It is not uncommon to hear young readers having a lesson on “Making Connections”. The teacher is reading an engaging book aloud and the young readers are putting up their hands every time they “make a connection”. The worry I have is that the students are so focused on the singular task of “making a connection” that they are missing out on the richness of the story. And, often, many of their “connections” do not add to their deeper understanding of the story at all. It reminds me of the time I saw my daughter doing her grade 11 English homework. She was flipping through the novel while watching TV and messaging her friends. I asked her what the assignment was. “I have to make a connection. I’m looking for one. I’m really getting tired of this making connection stuff.” In both cases the lingo of teaching had become the task and the greater point of why and how readers use the strategy of making connections to understand text had been lost.

So how much of the lingo that is embedded in our current practice is important for students to understand? Can a student understand the associative property of multiplication without being to able to name it? Do primary students need to know the term “success criteria” in order to understand what to do to make their writing better? Can I, as the teacher, use the “Rules of Notice” to help students understand text without calling them such? I think so.

When I go to the doctor, I don’t want the doctor to speak to me in the same lingo that she speaks in with other doctors. When I go to the mechanic, I definitely do not want to speak the same lingo, and, in fact, I do expect him to understand ME when I refer to the thing-a-ma-jig that is rattling. And, when I go to a five-star restaurant, I do not need to know all the fancy cooking terms to talk to the chef. Now, one could argue that in all those cases I am not learning the material the “expert” knows, I am only conversing with them. But our students are not learning to be teachers–they are learning to think and create and do at the level that is appropriate to their development.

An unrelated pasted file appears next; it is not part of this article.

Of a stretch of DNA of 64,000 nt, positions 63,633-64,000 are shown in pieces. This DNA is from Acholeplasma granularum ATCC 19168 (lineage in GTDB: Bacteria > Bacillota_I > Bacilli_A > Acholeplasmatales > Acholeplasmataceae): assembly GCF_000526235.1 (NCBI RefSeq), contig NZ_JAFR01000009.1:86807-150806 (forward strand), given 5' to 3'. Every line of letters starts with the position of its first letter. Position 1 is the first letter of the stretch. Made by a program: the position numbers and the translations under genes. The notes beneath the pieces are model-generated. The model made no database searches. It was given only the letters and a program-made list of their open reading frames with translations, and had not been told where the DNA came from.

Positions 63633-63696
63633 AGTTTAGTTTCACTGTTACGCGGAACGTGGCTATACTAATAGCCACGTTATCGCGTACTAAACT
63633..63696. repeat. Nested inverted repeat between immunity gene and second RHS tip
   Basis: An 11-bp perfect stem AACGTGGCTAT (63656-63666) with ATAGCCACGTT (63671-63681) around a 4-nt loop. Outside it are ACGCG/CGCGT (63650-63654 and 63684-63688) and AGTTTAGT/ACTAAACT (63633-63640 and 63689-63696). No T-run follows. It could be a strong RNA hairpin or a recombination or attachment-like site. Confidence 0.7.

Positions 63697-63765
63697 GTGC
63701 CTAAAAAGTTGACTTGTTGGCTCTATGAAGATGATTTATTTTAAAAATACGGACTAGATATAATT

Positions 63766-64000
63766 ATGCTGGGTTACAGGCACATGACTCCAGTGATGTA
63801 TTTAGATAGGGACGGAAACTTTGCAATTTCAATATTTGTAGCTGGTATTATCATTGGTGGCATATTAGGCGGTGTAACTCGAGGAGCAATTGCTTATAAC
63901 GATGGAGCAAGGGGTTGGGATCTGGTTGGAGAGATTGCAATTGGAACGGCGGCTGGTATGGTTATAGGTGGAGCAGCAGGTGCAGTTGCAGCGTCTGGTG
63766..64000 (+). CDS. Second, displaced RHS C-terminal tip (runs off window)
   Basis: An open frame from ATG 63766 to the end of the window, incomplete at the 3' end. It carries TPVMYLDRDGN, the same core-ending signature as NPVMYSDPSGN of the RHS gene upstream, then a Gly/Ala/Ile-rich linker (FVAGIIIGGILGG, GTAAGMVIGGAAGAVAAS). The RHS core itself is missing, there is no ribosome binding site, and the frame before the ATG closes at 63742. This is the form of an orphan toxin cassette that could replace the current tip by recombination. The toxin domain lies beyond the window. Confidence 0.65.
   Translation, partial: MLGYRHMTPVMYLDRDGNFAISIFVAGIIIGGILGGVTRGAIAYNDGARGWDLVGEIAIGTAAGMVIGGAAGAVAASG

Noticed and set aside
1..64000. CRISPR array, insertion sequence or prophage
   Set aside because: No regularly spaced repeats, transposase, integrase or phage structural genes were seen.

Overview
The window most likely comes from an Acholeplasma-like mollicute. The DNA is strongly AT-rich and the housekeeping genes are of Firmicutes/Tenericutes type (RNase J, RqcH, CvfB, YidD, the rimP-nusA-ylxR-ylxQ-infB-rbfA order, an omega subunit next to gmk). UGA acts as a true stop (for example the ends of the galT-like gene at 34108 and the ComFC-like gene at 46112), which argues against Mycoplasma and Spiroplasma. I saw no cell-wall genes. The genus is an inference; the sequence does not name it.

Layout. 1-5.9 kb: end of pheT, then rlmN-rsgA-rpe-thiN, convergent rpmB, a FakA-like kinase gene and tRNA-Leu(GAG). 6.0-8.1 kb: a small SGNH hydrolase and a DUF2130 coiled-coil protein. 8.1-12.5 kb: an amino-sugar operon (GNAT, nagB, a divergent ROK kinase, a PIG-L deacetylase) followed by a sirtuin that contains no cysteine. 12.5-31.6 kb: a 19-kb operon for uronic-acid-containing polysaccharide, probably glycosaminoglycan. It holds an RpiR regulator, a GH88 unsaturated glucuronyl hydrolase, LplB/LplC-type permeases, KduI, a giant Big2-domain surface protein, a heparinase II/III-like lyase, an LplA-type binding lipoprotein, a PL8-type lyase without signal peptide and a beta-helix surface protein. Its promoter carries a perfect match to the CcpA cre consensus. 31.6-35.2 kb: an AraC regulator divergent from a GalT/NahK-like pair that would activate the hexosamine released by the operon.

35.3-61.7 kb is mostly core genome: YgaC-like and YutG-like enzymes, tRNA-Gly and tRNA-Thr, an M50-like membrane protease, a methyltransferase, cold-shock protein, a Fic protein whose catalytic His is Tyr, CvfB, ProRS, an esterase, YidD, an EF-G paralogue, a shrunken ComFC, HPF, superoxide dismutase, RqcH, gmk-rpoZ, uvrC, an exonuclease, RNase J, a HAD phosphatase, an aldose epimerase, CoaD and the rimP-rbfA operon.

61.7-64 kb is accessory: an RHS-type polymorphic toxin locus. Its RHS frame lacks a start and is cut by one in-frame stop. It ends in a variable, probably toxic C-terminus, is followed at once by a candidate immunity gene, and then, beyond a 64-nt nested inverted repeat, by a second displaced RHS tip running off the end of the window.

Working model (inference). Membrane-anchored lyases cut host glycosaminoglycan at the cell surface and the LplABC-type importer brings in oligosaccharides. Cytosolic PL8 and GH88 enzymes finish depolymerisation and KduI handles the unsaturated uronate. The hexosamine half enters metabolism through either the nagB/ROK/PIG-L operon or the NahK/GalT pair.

Learning goals and success criteria do not need to be hung in a primary classroom labelled as such. They certainly don’t need to be written in a kindergarten room where no one can read them anyways! However, a primary class could have an anchor chart titled “What Good Writers Do”. A junior math class can have examples of how multiplication works without labeling it the associative property and the distributive property. We need to begin to think about how to communicate the ideas to students in language that is jargon free and appropriate to their learning.

Educators know that clear targets, examplars, learning goals and success criteria communicated to students will help them to succeed. But, let us not mix up clear communication with rote learning of educational jargon. Let’s remember that they are just kids trying to make sense of the world. We, as their teachers, have a lot of knowledge about content and pedagogy. We use that knowledge to make sense of our profession and talk to each other. We are not teaching students to become teachers. The real gift of teaching is engaging students in discovery and wonder in ways that make sense to them. I don’t think the pedagogical lingo is helping.